The second movement, Marea Baja (Low Tide) is a thoughtful nocturne, Meza’s tender vocal over wary strings, Almazan picking up the pace with his circling rivulets. As Meza moves further back in the mix, she grows more forceful. From there, Almazan’s carnivalesque chromatics enter and then give way to a big, hypnotically insistent crescendo.

Verla (Seeing It, “It”) being truth, begins as a tone poem and then becomes a moody, austere string quartet piece: this particular truth seems hard to bear. Almazan follows it with a brief solo piano passage that shifts from gentle lustre to disquiet; later on, Oh and Cole also get to contribute unaccompanied solos.

Meza returns to the mic for Mas, a fervent hope for better circumstances over airy, distantly blues-tinged atmospherics that builds toward towering angst with Almazan’s chromatic cascades.

Oh pounces and bubbles within the vast, catchy riffage of Tribu T9, Meza’s vocalese adding calm contrast to Almazan’s energetic two-handed polyrhythms. 

Rising from somber belltones to emphatically spaced minimalist gravitas, Oh’s solo introduces the sixth movement, Cazador Antiguo (Ancient Hunter). Its stern, mechanical, martial drive and creepy helicopter effects juxtapose with Meza’s resolutely sailing vocals, segueing into Pater Familias. A coming-of-age narrative without words, it’s a return to the bright/shadowy dynamic between Meza and the rest of the band. Almazan cuts loose with his most gorgeously glittery solo of the entire record before a grim march returns, then gives way to a jubilant Meza coda.

Este Lugar (This Place) is the suite’s most epic segment, a lush, dynamically shifting maze of counterpoint, Meza giving voice to immigrant hopes and crushing realities: the return to the relentless march theme packs a wallop. Marea Alta (High Tide) is the suite’s towering coda, Meza’s guitar chords finally punching through the symphonic, polyrhythmic web. Whether you consider this classical music, minimalism or jazz, or all of the above, this album is pretty much unrivalled, in terms of both towering majesty and social relevance, over the last couple of years,.

February 25, 2019 Posted by | classical music, jazz, Music, music, concert, review, Reviews | , , , , , , , , , , , , , , , , , , , | Leave a comment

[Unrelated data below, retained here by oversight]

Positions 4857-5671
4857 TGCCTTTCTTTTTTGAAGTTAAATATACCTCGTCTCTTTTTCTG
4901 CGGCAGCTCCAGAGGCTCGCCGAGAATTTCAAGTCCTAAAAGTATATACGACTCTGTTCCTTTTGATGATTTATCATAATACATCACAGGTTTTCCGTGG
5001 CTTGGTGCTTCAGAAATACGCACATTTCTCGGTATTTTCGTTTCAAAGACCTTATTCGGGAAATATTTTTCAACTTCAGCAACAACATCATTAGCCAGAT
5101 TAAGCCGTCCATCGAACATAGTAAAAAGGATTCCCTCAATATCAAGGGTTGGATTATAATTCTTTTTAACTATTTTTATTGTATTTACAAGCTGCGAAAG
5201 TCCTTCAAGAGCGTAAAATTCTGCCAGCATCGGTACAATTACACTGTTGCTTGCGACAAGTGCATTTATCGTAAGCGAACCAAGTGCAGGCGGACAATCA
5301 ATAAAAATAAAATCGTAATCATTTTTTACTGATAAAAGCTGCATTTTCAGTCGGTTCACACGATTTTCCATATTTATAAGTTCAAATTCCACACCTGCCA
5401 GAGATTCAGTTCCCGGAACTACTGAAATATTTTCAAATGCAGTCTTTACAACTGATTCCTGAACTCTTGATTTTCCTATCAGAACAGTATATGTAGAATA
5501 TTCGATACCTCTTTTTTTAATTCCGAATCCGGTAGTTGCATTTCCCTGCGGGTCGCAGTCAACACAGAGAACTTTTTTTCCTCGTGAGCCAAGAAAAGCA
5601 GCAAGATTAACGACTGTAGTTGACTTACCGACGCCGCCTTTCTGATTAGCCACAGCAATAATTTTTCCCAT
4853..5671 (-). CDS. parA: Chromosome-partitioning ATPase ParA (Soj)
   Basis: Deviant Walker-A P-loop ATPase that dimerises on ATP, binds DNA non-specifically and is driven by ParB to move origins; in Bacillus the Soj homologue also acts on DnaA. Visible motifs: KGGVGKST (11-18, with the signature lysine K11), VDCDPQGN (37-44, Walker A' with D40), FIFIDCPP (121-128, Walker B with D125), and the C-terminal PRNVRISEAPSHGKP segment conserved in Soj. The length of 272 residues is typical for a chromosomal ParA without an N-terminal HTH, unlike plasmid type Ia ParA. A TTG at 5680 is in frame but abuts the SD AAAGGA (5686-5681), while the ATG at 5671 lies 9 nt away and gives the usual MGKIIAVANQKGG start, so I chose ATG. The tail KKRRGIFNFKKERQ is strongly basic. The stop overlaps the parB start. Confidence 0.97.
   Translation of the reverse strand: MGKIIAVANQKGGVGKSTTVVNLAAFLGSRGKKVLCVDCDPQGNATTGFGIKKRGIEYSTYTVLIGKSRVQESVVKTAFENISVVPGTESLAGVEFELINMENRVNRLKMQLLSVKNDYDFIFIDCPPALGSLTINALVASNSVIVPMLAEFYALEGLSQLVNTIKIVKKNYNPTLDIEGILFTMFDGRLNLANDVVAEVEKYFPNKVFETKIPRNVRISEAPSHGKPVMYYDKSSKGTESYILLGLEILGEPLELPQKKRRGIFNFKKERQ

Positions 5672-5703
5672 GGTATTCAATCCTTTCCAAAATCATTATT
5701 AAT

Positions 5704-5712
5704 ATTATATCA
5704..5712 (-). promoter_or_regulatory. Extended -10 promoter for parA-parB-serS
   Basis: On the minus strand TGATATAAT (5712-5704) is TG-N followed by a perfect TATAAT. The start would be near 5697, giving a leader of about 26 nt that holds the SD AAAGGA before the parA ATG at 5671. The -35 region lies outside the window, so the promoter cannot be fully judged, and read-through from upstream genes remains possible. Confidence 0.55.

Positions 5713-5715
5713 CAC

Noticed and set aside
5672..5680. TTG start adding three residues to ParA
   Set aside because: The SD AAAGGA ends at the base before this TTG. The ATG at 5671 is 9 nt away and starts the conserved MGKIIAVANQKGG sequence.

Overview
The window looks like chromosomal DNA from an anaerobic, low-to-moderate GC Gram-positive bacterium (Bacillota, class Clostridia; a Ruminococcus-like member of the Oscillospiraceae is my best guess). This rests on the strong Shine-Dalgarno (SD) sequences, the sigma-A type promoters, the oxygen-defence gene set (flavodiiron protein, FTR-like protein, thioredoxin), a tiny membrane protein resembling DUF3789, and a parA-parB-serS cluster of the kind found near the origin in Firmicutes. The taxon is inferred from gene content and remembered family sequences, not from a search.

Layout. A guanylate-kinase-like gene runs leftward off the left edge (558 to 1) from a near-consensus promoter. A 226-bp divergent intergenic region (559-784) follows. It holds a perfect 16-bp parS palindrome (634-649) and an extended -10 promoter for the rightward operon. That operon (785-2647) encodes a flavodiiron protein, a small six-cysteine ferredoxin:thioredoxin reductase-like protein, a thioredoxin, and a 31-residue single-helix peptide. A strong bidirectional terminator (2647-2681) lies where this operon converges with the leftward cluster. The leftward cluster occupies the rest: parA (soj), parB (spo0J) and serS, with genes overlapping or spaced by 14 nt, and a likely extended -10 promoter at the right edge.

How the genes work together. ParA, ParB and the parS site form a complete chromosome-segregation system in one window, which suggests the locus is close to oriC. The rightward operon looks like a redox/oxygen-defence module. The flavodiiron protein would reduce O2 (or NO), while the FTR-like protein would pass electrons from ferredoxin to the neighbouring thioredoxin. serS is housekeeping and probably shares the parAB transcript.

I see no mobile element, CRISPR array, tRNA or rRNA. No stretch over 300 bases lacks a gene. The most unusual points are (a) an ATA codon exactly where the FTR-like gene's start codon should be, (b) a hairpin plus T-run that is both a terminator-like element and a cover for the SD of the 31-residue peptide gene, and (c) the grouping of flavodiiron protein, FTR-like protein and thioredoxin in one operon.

Ryan Keberle & Catharsis Play Elegantly Defiant Protest Jazz

Last night Ryan Keberle & Catharsis returned from their latest US tour to play a sold-out show at Cornelia Street Cafe. The trombonist/multi-instrumentalist/composer has made a name for himself as an electrifying, intensely thoughtful soloist and has played with every major New York big band, most notably the Maria Schneider Orchestra. He’s one of the few musicians to write articulately about reaching the elusive “zone” that most players find themselves searching for words to explain. But his best work may be his own compositions.

Drummer Henry Cole subtly shifted the opening number, Quintessence, from an airconditioned swing toward sweaty New Orleans territory as the bandleader hit a Rubik’s Cube of syncopation, tenor saxophonist Scott Robinson bringing back the breeze as Keberle switched to melodica and played high, airy chords. Then he went back to trombone to duel it out with Robinson.

Guitarist Camila Meza’a disarmingly direct, pensively poignant vocalese mingled within and then quickly rose out of a lulling haze of trombone and sax as the next number, Uruguayan composer Jorge Drexler’s El Otro Lado Del Rio slowly coalesced into warmly intimate tropicalia lit up with a psychedelically pulsing lattice of counterrhythms. Its uneasy border-crossing metaphors foreshadowed much of what was to come.

Cole took what might be this year’s funniest drum solo to open Ellington’s Big Kick Blues – from Keberle’s 2013 album Music Is Emotion – moving the “up” beat around like a three-card monte dealer. The band’s slice-and-dice syncopation kept a wry suspense going, Meza doubling her guitar and vocal lines, Cole finally straightening out the groove as Robinson supplied a terse trumpet solo before returning to sax. Who knew that the irrepressibly versatile multi-multi-reedman was also an adept brass player, Keberle enthused.

He explained that his next album as a leader would be an album of protest music, and gave a shout-out to Ornette Coleman for his role as a revolutionary. Then the band followed with an Ornette-inspired original built on propulsive, insistent, stairstepping phrases, Meza’s carefree vocalese in stark contrast, Keberle’s steady, emphatically bluesy solo building to a biting crescendo.

Meza sang the night’s most compelling and relevant number, Become the Water, the “magnum opus from the new record,” as Keberle put it. “Enough is enough!” he mused exasperatedly. “We want to use our music to bring change, hopefully in some small way.” In this rousing challenge to find compassion and defy the forces of evil, Meza stood her ground as the soaring, chromatic choruses kicked in, Keberle’s expansively moody piano chords serving as anchor as Robinson’s soaring sax spoke truth to power. More musicians should be doing this.

The Cornelia is Keberle’s Manhattan home base with this crew; watch this space for upcoming dates there or at his frequent Brooklyn haunt, Barbes.

March 22, 2017 Posted by | concert, jazz, Live Events, Music, music, concert, New York City, review, Reviews | , , , , , , , , , , , , , , | Leave a comment